People often wonder what goes on behind the scenes to get a ski resort up and running.Â I wondered the same thing when I came to Heavenly in 1987.
After I got my Bachelor of Arts in Finance and Economics, I said I was staying for ONE season.Â 24 years later, here I am working for one of the most experienced snowmaking operations on the West Coastâ€¦
Currently, we are finishingÂ the routine summer and fall maintenance of all of our compressors and pump systems around the mountain.
Regular and diligent maintenance to the machinery is the most importantÂ component ofÂ snowmaking (except for the environmental conditions of course). It takes about 5 guys working for 180 days to get the systems all ready to run again for the next winter.Â We have 65 fully-automated snow guns and more than 100 air and water guns around the mountain that require attention.Â Plus, the hydrants and pump houses need to be checked, as well.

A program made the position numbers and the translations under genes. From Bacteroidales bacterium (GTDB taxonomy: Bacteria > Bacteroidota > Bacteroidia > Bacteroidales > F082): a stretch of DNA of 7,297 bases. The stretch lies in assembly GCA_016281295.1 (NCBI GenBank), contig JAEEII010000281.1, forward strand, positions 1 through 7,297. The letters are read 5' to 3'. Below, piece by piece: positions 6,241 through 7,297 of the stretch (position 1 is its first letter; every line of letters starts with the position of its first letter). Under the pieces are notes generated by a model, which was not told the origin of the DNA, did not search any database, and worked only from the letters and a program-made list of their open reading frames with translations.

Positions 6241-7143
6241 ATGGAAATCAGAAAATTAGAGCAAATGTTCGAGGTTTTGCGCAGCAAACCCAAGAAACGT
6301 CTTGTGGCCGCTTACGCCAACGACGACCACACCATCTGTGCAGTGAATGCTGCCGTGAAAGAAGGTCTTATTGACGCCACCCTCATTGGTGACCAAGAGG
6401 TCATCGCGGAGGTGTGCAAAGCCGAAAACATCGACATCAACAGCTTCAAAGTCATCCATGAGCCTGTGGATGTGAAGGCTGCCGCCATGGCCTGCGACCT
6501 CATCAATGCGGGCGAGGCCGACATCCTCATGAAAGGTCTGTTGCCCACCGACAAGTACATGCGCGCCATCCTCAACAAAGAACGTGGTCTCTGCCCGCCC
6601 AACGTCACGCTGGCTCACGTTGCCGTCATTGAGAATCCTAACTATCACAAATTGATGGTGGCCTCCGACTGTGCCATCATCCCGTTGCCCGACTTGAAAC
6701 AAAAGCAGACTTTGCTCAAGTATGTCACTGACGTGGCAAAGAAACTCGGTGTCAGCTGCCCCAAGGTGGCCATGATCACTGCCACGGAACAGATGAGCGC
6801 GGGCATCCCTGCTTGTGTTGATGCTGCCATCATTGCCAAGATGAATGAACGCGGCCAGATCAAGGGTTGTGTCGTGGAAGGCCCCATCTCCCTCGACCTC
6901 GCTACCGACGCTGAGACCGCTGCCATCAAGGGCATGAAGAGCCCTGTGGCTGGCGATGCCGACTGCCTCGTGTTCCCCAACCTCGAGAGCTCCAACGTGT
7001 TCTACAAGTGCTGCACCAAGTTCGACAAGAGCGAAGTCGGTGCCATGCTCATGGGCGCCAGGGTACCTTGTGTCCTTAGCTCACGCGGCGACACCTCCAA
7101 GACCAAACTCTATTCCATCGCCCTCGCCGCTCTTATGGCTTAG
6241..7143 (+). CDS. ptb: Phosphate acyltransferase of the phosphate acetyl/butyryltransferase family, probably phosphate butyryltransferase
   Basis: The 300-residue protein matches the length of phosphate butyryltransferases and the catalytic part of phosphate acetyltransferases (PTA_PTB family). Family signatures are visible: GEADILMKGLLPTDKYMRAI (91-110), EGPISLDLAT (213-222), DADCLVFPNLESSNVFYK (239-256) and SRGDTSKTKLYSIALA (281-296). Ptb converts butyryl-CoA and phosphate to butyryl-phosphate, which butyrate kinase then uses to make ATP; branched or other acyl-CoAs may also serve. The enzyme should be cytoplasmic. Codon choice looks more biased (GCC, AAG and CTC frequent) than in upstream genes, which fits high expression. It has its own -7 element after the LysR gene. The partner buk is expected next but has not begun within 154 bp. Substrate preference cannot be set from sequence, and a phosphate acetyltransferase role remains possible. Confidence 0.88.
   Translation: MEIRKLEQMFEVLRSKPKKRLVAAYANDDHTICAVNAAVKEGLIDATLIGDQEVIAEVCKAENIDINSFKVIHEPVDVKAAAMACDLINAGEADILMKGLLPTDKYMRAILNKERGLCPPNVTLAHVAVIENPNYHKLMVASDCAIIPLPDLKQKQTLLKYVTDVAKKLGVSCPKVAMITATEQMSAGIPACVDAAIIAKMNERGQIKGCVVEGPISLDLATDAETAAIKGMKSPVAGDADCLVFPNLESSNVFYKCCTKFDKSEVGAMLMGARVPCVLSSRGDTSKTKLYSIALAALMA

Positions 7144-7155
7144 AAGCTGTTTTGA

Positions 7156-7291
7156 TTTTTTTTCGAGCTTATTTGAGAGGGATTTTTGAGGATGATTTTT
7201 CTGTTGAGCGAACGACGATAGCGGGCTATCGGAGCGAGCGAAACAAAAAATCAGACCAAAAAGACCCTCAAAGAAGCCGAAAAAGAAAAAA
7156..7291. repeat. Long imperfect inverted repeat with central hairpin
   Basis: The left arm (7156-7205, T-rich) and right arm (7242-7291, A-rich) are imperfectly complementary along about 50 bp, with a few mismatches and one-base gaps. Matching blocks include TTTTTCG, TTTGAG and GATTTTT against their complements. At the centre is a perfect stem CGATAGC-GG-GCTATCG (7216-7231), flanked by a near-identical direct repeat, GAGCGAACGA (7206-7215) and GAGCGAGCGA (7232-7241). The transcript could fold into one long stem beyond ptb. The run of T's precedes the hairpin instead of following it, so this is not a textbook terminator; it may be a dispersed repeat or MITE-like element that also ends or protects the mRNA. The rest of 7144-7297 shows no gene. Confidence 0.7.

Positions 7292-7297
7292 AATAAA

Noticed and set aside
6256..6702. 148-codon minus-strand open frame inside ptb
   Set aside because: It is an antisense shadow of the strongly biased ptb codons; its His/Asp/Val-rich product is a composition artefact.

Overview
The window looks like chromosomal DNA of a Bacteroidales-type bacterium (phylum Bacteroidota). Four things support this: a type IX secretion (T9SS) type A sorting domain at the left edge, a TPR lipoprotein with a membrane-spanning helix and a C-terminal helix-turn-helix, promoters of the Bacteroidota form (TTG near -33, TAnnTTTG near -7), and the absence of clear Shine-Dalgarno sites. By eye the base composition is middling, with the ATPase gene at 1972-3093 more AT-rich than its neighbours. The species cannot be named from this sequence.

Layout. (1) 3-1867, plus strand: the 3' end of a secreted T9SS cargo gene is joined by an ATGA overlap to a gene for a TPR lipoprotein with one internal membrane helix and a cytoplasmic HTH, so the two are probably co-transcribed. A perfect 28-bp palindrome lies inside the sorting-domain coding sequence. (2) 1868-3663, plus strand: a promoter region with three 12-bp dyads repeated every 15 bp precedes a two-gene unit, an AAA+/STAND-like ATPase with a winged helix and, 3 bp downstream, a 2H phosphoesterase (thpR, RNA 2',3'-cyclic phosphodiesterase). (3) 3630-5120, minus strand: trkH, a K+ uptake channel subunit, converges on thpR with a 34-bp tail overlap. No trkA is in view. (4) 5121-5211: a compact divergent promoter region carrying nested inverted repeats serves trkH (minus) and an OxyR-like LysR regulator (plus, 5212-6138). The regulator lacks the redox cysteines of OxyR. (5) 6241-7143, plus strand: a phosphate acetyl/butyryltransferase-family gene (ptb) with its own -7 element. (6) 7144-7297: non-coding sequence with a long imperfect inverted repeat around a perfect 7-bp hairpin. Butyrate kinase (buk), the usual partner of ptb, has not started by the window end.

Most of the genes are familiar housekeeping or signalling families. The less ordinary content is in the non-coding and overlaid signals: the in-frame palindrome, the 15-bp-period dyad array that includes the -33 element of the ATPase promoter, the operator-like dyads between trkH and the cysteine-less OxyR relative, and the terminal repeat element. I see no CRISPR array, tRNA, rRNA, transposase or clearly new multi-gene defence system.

Our snowmaking team usually starts firing up those systems around November 1st but sometimes we start earlier if the temperatures get really cold. It’s best to make snow when the humidity is low and the temps are below 28 degrees wet-bulb, so we are often working during the frigid midnight hours.
With the possibility of another La Nina year, we might have enough snow to open the resort without extra help from the snowmaking team!Â Weâ€™ll see!
My favorite part of the job is taking a run that is all dirt and opening it with soft, powdery man-made snow.Â I know Iâ€™ve done a good job when guests are smiling as they are skiing on gorgeous man-made snow and they can’t tell the difference. I cannot wait to get started this year!